Although Petitioner argues his counsel’s performance was deficient under the Strickland
test, this court is no longer engaged in applying the Strickland test, but rather determining whether
the PCR court’s application of the test was unreasonable. 28 U.S.C. § 2254(d); Harrington v.
Richter, 562 U.S. 86, 100 (2011) (“Federal habeas relief may not be granted for claims subject to
§ 2254(d) unless it is shown that the earlier state court's decision was contrary to federal law then
clearly established in the holdings of this Court; or that it involved an unreasonable application of
such law; or that it was based on an unreasonable determination of the facts in light of the record
before the state court.”). Therefore, in ineffective assistance of counsel claims, the “pivotal
question is whether the state court’s application of the Strickland standard was unreasonable.”
Harrington, 562 U.S. at 101. “A state court must be granted a deference and latitude that are not
in operation when the case involves review under the Strickland standard itself.” Id.
The court agrees with the Magistrate Judge regarding the state court’s analysis of
effectiveness of Petitioner’s trial counsel. The PCR court applied the correct legal standard from
Strickland, and the application was reasonable. The PCR court analyzed the issue in detail, finding
trial counsel was not ineffective regarding the audio recordings or mistrial. The facts regarding
counsel’s representation show he strenuously pursued exclusion of the audio recording. Therefore,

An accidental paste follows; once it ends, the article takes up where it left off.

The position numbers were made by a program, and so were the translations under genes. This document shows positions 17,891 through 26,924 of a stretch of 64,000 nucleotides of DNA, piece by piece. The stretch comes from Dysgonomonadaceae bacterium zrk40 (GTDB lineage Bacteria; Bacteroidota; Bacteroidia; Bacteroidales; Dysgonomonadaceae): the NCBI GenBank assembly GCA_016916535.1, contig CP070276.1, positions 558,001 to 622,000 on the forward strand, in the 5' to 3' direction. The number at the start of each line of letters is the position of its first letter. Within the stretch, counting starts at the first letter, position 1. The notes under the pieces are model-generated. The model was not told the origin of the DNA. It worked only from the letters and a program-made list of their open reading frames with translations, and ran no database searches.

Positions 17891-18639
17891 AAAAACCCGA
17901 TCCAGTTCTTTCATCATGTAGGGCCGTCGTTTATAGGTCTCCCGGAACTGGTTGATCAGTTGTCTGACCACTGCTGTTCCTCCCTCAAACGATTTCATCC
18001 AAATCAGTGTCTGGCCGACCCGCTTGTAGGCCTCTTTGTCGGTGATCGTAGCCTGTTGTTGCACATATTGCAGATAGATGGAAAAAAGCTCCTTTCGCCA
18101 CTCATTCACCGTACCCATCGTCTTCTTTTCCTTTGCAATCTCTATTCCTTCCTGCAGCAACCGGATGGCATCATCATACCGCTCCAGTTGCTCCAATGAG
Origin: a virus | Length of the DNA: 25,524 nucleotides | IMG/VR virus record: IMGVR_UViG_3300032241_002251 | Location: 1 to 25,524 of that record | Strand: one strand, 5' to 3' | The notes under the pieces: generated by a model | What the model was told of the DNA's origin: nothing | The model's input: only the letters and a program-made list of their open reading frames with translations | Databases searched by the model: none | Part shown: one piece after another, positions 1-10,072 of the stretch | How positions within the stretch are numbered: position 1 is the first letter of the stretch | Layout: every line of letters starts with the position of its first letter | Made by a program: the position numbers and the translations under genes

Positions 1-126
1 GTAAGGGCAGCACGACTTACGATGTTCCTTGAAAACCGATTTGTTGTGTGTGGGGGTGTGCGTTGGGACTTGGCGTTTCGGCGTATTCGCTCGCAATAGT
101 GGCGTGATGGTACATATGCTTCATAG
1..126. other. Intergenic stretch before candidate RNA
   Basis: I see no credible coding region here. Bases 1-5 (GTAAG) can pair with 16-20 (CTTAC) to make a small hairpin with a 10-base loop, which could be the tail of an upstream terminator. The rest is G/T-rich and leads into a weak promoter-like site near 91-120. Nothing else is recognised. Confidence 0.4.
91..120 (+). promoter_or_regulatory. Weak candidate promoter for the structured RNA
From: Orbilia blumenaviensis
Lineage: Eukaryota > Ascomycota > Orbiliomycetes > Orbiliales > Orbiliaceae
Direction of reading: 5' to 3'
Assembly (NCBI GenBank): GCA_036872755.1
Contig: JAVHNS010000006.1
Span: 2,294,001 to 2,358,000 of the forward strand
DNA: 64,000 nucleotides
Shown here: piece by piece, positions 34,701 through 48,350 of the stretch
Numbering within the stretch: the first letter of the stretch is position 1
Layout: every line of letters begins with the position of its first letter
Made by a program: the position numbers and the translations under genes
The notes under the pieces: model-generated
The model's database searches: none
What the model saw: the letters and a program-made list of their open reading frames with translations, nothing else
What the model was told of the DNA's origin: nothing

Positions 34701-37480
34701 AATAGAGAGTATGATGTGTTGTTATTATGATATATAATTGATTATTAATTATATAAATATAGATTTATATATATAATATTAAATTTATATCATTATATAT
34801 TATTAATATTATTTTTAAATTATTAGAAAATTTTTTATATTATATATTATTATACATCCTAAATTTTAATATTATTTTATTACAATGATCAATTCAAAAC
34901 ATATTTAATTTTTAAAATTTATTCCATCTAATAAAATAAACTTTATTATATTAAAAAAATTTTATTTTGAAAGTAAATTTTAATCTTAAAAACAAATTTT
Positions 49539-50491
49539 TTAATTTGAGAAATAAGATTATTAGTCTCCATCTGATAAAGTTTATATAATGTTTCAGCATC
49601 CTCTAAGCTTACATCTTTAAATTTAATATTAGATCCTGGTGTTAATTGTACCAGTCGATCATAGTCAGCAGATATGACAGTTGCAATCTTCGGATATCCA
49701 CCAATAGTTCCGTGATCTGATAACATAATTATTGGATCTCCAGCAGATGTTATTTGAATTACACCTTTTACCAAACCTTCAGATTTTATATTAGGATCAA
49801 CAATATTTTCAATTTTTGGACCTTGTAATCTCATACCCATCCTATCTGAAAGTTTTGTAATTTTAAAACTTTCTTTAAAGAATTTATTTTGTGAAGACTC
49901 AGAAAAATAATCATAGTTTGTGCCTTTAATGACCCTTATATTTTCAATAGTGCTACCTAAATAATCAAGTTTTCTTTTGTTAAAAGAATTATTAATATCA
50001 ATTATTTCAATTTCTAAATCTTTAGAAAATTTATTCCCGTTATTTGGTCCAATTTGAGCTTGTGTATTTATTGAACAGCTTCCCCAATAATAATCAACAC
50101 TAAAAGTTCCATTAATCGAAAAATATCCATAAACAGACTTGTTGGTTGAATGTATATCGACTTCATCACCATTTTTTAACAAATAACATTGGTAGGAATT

the PCR court’s decision was not unreasonable and will not be disturbed.
c. Ineffective assistance of appellate counsel
Petitioner alleges his PCR counsel erred in failing to file a Rule 59(e) motion with the PCR
court when it failed to specifically rule on the issue raised in ground five. Petitioner cites Martinez
v. Ryan, 566 U.S. 1 (2012) for the proposition ineffective assistance of trial counsel can provide
“cause” to excuse procedural default, and argues Martinez has been extended in cases of
ineffective assistance of appellate counsel. ECF No. 48 at 7 (citing Han van Nguyen v. Curry, 736
F.3d 1287, 1293 (9th Cir. 2013). However, this argument is foreclosed by the Supreme Court’s
ruling in Davila v. Davis, __ S. Ct. __, 2017 WL 2722418, at *3 (June 26, 2017) (“Because a
prisoner does not have a constitutional right to counsel in state postconviction proceedings,
ineffective assistance in those proceedings does not qualify as cause to excuse a procedural
default.”). Therefore, ground five is procedurally defaulted.
After a de novo review of the entire record, the applicable law, the Report and
Recommendation of the Magistrate Judge, and Petitioner’s objections, the court agrees with the
conclusions of the Magistrate Judge. Accordingly, the Report and Recommendation is adopted
and incorporated by reference. Respondent’s motion for summary judgment is granted, and
Petitioner’s application for writ of habeas corpus pursuant to 28 U.S.C. § 2254 is dismissed with
CERTIFICATE OF APPEALABILITY
The governing law provides that:
(c)(2) A certificate of appealability may issue . . . only if the applicant has made a
substantial showing of the denial of a constitutional right.
(c)(3) The certificate of appealability . . . shall indicate which specific issue or issues
satisfy the showing required by paragraph (2).
28 U.S.C. § 2253(c). A prisoner satisfies this standard by demonstrating that reasonable jurists
would find this court’s assessment of his constitutional claims is debatable or wrong and that any
dispositive procedural ruling by the district court is likewise debatable. See Miller-El v. Cockrell,
537 U.S. 322, 336 (2003); Slack v. McDaniel, 529 U.S. 473, 484 (2000); Rose v. Lee, 252 F.3d
676, 683 (4th Cir. 2001). In this case, the legal standard for the issuance of a certificate of
appealability has not been met. Therefore, a certificate of appealability is denied.
IT IS SO ORDERED.
s/Cameron McGowan Currie
CAMERON MCGOWAN CURRIE
Senior United States District Judge
Columbia, South Carolina
July 5, 2017